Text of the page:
Even when the film resolves, and there is a definitive resolution, you’re left trying to interpret what just happened. It’s a brilliant, unsettling, and nerve-jangling, wholly visceral experience that bypasses the intellect and goes straight for the instinctive portion of the brain, in the way that the best cinema does.
The Adventure of Denchu Kozo
There’s a lot to appreciate about Denchu Kozo no Boken, an imaginative and engaging film, which shares much in its style and themes with Tetsuo, if a little rougher and homemade. There’s also a familiarity in its cast. I have to admit however, that while I appreciated the novelty value of the film the first time I saw it, a second viewing didn’t do it any favours. It feels very much like a curiosity, a nice bonus for the sake of completion, but its histrionics, the sense that it felt more like an experimental student film than something more meaningful weighed it down in my estimation.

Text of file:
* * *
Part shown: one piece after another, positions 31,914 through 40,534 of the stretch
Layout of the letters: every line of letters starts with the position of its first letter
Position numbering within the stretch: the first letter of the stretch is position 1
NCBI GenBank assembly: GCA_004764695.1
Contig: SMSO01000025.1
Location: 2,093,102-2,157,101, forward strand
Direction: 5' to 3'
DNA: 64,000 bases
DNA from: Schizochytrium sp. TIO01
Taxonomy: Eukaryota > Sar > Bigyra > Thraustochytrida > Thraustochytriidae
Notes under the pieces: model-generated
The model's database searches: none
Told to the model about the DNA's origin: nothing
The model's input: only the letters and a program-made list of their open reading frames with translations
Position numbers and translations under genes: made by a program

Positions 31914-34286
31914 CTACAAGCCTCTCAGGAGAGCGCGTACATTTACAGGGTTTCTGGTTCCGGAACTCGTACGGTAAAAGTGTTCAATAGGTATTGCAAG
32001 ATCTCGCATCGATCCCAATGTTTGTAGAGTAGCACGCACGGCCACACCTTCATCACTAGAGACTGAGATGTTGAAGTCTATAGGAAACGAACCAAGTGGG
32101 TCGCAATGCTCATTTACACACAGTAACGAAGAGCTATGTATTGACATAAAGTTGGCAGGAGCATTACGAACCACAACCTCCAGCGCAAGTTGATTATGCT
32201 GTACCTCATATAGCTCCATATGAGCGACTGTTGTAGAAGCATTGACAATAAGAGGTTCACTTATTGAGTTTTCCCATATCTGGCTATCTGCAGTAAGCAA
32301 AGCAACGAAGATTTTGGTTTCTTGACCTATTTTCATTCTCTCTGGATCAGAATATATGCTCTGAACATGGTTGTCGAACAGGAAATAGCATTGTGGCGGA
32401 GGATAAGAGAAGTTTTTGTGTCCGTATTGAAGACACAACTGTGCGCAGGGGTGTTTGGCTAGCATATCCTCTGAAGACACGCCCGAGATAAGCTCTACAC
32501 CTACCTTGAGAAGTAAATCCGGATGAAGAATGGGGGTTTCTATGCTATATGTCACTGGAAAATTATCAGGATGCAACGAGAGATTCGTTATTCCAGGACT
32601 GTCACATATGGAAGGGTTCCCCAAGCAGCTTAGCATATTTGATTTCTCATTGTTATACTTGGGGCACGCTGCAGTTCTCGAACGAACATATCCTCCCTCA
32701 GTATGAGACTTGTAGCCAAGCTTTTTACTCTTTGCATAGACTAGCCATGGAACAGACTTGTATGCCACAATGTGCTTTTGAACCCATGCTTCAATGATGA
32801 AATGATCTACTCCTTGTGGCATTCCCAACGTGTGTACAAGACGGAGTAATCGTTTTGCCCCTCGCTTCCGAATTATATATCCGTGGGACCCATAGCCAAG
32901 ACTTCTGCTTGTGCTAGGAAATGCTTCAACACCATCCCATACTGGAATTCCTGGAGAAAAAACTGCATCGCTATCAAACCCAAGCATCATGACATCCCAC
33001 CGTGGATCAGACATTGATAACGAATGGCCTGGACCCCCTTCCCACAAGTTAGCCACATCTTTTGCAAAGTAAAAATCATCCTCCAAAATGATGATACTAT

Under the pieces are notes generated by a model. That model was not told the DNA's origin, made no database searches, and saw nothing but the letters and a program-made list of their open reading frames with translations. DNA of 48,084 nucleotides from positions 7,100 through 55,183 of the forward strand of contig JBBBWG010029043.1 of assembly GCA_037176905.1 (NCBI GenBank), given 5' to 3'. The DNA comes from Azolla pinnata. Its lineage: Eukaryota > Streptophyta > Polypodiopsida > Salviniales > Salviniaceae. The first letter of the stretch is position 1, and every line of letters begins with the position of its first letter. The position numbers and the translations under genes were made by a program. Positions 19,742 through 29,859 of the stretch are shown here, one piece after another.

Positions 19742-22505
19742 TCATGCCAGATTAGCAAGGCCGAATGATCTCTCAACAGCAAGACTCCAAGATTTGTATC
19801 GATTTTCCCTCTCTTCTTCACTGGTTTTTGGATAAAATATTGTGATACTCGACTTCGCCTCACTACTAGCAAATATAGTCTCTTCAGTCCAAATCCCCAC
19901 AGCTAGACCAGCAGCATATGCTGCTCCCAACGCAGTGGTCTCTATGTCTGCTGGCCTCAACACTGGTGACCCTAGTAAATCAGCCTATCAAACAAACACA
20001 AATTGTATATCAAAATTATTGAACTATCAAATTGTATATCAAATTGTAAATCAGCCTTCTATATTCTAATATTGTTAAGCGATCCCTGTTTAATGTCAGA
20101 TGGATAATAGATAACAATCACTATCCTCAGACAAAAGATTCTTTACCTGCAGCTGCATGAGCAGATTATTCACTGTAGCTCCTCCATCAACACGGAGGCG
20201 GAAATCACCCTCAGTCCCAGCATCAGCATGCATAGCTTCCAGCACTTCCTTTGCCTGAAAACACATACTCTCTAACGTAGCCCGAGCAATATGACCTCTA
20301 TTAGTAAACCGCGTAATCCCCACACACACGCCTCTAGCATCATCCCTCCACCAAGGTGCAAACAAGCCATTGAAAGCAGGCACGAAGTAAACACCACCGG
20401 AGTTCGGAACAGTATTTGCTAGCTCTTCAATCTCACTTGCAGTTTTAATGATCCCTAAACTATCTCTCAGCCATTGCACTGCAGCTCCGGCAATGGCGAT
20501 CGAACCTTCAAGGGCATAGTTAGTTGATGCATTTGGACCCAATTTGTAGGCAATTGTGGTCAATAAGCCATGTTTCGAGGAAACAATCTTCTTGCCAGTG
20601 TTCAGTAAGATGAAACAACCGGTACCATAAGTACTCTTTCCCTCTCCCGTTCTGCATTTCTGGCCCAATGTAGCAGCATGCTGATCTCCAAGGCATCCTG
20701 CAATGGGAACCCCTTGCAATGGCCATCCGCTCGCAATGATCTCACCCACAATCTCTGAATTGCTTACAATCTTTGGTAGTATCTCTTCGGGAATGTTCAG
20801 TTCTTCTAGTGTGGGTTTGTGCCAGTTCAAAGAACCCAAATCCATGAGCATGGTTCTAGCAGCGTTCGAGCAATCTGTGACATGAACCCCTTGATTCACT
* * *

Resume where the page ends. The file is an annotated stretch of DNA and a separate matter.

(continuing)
Shinya Tsukamoto’s films are an oddity for me. ‘Like’ isn’t the word that I would use with his catalogue, ‘appreciate’ would be more appropriate, but my life would be infinitely diminished if I didn’t have his films in my collection. Few other filmmakers are as evocative and as successful in using image and sound to provoke instinctive reactions in audiences. Killing is another film from an established filmmaker that pushes the boundaries and draws you in with its narrative. But the revelation for me was Haze, an earlier film that eschews established dramatic convention to terrify in a way that not many mainstream horror movies can. Denchu-Kozo is nice to have in HD after its initial SD release with the Tetsuo films, but it’s more of a side-note in Tsukamoto’s filmography. Either way, this is another must-own release from Third Window Films.